Pua: Justify security-labelling monopoly

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KUALA LUMPUR: The government must justify why it awarded a multimillion ringgit security-labelling contract for beer and liquor to Lembah Sari Sdn Bhd, which already owns a concession to print security labels for all local and imported cigarettes, without an open tender, said Petaling Jaya Utara MP Tony Pua.

Lembah Sari is controlled by Datuk Haris Onn Hussein, the brother to Defence Minister Datuk Seri Hishammuddin Hussein as well as cousin to Prime Minister Datuk Seri Najib Razak.

“I want to know what is the rationale for the government to award the contract to print security labels to this company that is owned by a brother of a minister via direct negotiations,” he said.

The concession award came to light after The Edge Financial Daily reported on Sept 12 that Lembah Sari had been awarded the contract to design, print, store, supply and distribute banderols (tax stamps) for liquor (including beer) between 2014 and 2019. The report, quoting the Royal Malaysian Customs Department website, said Lembah Sari received the letter of acceptance from the department for the concession on July 21. It added that the company will also supply the department with the authentication devices and provide them the necessary training to utilise them.

With the award, the daily said Lembah Sari would effectively monopolise security labelling for all locally produced beer and liquor, as well as, local and imported cigarettes, as it had also taken over the concession to print security labels for cigarettes from Kod Efisien Sdn Bhd in 2006, three years after Kod Efisien got it from the Customs department.

Both Kod Efisien and Lembah Sari had reportedly come under intense scrutiny following a Budget 2004 announcement that proposed the use of special stickers or banderols and security ink as precautionary measures to circumvent the smuggling of items.

It is not certain how the contract changed hands but the daily noted that the award to Lembah Sari at the time had raised eyebrows over how concessions were being awarded by the government.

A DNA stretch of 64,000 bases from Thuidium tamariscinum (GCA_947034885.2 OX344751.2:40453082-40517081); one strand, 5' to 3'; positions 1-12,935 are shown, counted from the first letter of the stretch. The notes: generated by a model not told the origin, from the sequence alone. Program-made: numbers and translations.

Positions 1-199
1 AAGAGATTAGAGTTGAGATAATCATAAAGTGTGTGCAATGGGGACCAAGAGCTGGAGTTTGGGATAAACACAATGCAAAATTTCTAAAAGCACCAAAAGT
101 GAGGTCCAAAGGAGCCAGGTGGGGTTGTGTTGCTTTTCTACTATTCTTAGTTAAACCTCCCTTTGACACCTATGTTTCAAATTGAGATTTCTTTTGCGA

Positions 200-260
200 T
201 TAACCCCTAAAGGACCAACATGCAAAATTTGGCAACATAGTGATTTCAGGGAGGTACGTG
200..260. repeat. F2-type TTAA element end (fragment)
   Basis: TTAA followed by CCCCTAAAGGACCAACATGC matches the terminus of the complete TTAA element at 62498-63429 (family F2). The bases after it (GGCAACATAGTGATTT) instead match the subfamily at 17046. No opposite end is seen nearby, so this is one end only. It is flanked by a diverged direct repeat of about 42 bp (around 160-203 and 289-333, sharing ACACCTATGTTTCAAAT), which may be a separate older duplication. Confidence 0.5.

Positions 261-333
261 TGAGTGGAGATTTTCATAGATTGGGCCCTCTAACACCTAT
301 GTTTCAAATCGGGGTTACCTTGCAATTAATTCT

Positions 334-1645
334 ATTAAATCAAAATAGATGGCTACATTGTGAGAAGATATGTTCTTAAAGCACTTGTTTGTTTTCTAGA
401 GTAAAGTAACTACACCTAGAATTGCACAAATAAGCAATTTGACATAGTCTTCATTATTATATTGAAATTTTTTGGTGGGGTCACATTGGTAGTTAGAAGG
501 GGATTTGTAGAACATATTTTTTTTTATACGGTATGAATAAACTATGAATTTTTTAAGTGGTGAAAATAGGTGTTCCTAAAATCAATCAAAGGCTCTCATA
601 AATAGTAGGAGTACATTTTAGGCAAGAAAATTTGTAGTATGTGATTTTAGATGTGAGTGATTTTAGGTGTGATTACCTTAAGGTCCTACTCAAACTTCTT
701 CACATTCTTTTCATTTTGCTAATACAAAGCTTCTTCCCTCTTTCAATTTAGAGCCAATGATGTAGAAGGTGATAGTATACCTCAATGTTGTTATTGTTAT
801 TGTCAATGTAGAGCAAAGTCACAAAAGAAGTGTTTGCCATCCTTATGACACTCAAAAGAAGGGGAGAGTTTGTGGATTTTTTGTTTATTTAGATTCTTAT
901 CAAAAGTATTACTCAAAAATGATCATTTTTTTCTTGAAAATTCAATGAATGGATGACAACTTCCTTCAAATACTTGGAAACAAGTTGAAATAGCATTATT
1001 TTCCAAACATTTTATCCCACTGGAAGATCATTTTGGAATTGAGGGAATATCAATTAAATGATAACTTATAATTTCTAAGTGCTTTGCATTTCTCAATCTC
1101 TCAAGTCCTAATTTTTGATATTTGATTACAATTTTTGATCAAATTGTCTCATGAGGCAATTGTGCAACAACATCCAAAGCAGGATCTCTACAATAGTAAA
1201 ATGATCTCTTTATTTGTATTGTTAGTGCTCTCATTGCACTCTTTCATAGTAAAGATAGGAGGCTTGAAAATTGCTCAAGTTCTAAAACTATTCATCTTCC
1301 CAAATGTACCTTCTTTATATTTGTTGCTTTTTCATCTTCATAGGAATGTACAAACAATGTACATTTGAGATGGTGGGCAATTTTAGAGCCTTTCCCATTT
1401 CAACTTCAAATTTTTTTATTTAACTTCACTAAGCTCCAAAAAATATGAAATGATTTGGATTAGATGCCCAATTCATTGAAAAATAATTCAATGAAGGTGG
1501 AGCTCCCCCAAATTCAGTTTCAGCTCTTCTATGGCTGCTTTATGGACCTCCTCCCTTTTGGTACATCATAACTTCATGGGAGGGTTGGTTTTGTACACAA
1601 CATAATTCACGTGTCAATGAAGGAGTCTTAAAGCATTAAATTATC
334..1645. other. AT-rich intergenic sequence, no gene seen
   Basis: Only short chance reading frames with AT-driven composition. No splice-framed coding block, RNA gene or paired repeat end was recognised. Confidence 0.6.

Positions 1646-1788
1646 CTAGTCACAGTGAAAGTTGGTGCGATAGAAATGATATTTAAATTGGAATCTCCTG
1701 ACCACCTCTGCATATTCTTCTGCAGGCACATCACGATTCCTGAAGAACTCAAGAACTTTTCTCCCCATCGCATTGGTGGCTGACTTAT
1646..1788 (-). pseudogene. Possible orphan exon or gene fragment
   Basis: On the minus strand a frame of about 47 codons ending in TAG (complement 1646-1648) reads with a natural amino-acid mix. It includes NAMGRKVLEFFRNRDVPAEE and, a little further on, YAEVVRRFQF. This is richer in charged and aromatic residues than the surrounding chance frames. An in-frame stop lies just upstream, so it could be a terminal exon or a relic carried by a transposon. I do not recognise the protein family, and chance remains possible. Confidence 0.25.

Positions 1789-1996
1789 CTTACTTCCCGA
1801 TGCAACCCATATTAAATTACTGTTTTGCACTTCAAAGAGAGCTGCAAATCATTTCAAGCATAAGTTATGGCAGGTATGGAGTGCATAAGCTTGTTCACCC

“Is it because the company [Lembah Sari] was offering the lowest bid for the contract or has the expertise to do the job, or was the decision made primarily because it is the cheapest?” asked Pua.

“[Since] the company took over the contract for cigarettes, [it] started charging a higher rate of 11 sen for the use of each sticker,” said Pua, adding that this shows the use of security labels has only increased the cost for cigarettes and speculated that the same may happen to liquor in the future. He also questioned the efficacy of security labelling, particularly for cigarettes, because various reports have shown that smuggling activities on the product are still “extremely widespread”.

He said a report by the Royal Commission of Inquiry on illegal immigrants published in July last year showed that the government had incurred losses of RM1 billion each year due to the smuggling of cigarettes.

“This alone shows that the use of labels only increases the cost [of the product] and gives revenue to the company. It is unable to prevent illegal entry of cigarettes into the country,” he noted.

Hence, Pua suggested that the government should instead use the millions it pays out for these labelling contracts to source for other ways to combat the disturbing smuggling activities in the country.

This article first appeared in The Edge Financial Daily, on October 16, 2014.